What is the Importance of Dietary Iron?

Mary McMahon
Mary McMahon

Dietary iron is necessary for a number of functions in the body. If people do not get enough iron they can become sick, and in extreme cases of iron deficiency people can die. Iron deficiency is a very common nutritional deficiency that can be easily managed by increasing iron intake with dietary changes and supplements. It is important to avoid consuming too much iron, as this trace element can become dangerous in high concentrations. A doctor can provide a patient with advice on daily iron recommendations, but generally adult males should take around 8 milligrams while adult women should take 18 milligrams, unless they are pregnant, in which case the recommended intake is 27 milligrams.

Iron performs a number of important functions in the human body.
Iron performs a number of important functions in the human body.

One of the most important roles of dietary iron is as a component in hemoglobin and myoglobin, both used as oxygen transporters. The iron makes these transporters much more efficient, ensuring that the cells get enough oxygen. People with iron deficiencies can develop anemia and will feel weak, fatigues, and tired. In addition, iron is a key component in many proteins and enzymes that regulate a variety of reactions in the body.

Blood transfusions can be used remedy an iron imbalance in the blood.
Blood transfusions can be used remedy an iron imbalance in the blood.

Lack of iron can inhibit cell growth and interfere with cell differentiation, the process that allows cells to develop into different types. The ability to differentiate is critical, as different cells fulfill different functions in the body and they constantly need to be renewed. Prolonged iron deficiencies will make people ill as the interconnected systems in their bodies that rely on dietary iron start to fail.

There are two different types of dietary iron. Heme iron, a more absorbable form, is found in meats, especially dark meats like liver. Non-heme iron can be obtained through eating leafy greens and legumes like lentils and peanuts. The body cannot absorb this form as readily. One method for making non-heme iron more accessible is to eat iron-rich foods with vitamin C. People can also take iron supplements if their diets are not meeting their needs.

People with iron deficiencies tend to have obvious symptoms. In addition to making people fatigued, anemia also tends to make people very pale. These physical signs can be confirmed with a blood test that will document anemia. Depending on the severity of the anemia, treatments can include supplementation, blood transfusions, and iron supplements to get the patient's iron levels back up. Once the patient is stabilized, recommendations may be made to help the patient avoid a deficiency in the future by consuming more dietary iron.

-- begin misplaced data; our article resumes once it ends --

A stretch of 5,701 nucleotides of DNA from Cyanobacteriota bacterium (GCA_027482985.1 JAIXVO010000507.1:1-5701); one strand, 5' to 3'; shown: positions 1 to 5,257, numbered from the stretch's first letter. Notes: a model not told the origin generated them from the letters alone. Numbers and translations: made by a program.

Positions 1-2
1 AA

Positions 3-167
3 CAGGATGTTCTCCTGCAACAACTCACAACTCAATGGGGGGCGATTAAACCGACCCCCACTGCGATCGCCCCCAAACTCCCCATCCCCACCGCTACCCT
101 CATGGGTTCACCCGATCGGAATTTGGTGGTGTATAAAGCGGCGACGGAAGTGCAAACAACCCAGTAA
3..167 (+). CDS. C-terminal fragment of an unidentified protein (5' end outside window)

Mary McMahon
Mary McMahon

Ever since she began contributing to the site several years ago, Mary has embraced the exciting challenge of being a wiseGEEK researcher and writer. Mary has a liberal arts degree from Goddard College and spends her free time reading, cooking, and exploring the great outdoors.

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Discussion Comments


Dietary iron is important for everyone, but it's even more important for vegetarians and for women because they are at increased risk of deficiency.

I think all vegetarians and all menstruating women and pregnant women should take an iron supplement.


@feruze-- Of course, an iron deficiency will impact memory and concentration. Any nutrient that's essential for cell function and interaction will do that and iron is one of them. Iron basically allows our cells and organs to breathe. Without enough iron, the number of red blood cells go down, which is called anemia. It's inevitable for someone with an untreated iron deficiency and anemia to be sick.

This is why your roommate experiences fainting and issues with concentration and memory. She needs to take her supplements as prescribed to avoid these symptoms.


I think lack of iron also affects concentration and memory.

My roommate has an iron deficiency and anemia. She has to take iron supplements every day but she's not very good at remembering to take them. Last week, she forgot to take them for a few days and she fainted.

She also has trouble with exams. She studies a lot but it's hard for her to remember the material. I think her iron deficiency is causing this.

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